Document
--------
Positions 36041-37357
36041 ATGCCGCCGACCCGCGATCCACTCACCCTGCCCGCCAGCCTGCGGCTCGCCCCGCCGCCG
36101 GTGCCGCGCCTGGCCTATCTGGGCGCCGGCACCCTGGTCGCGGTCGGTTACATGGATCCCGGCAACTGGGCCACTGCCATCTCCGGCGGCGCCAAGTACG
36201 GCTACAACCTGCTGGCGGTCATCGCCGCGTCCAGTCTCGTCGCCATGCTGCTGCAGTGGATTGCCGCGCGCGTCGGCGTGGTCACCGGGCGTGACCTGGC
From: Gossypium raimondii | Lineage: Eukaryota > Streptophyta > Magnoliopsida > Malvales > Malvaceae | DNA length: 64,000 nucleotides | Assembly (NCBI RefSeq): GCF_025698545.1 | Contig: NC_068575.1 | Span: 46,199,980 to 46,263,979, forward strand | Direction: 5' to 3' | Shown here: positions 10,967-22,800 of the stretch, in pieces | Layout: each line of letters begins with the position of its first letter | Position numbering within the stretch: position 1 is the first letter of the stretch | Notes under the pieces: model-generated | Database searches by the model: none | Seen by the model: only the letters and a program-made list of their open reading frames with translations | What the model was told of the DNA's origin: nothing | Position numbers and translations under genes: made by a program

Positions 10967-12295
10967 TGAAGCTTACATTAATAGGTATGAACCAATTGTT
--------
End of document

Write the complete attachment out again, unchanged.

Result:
Positions 36041-37357
36041 ATGCCGCCGACCCGCGATCCACTCACCCTGCCCGCCAGCCTGCGGCTCGCCCCGCCGCCG
36101 GTGCCGCGCCTGGCCTATCTGGGCGCCGGCACCCTGGTCGCGGTCGGTTACATGGATCCCGGCAACTGGGCCACTGCCATCTCCGGCGGCGCCAAGTACG
36201 GCTACAACCTGCTGGCGGTCATCGCCGCGTCCAGTCTCGTCGCCATGCTGCTGCAGTGGATTGCCGCGCGCGTCGGCGTGGTCACCGGGCGTGACCTGGC
From: Gossypium raimondii | Lineage: Eukaryota > Streptophyta > Magnoliopsida > Malvales > Malvaceae | DNA length: 64,000 nucleotides | Assembly (NCBI RefSeq): GCF_025698545.1 | Contig: NC_068575.1 | Span: 46,199,980 to 46,263,979, forward strand | Direction: 5' to 3' | Shown here: positions 10,967-22,800 of the stretch, in pieces | Layout: each line of letters begins with the position of its first letter | Position numbering within the stretch: position 1 is the first letter of the stretch | Notes under the pieces: model-generated | Database searches by the model: none | Seen by the model: only the letters and a program-made list of their open reading frames with translations | What the model was told of the DNA's origin: nothing | Position numbers and translations under genes: made by a program

Positions 10967-12295
10967 TGAAGCTTACATTAATAGGTATGAACCAATTGTT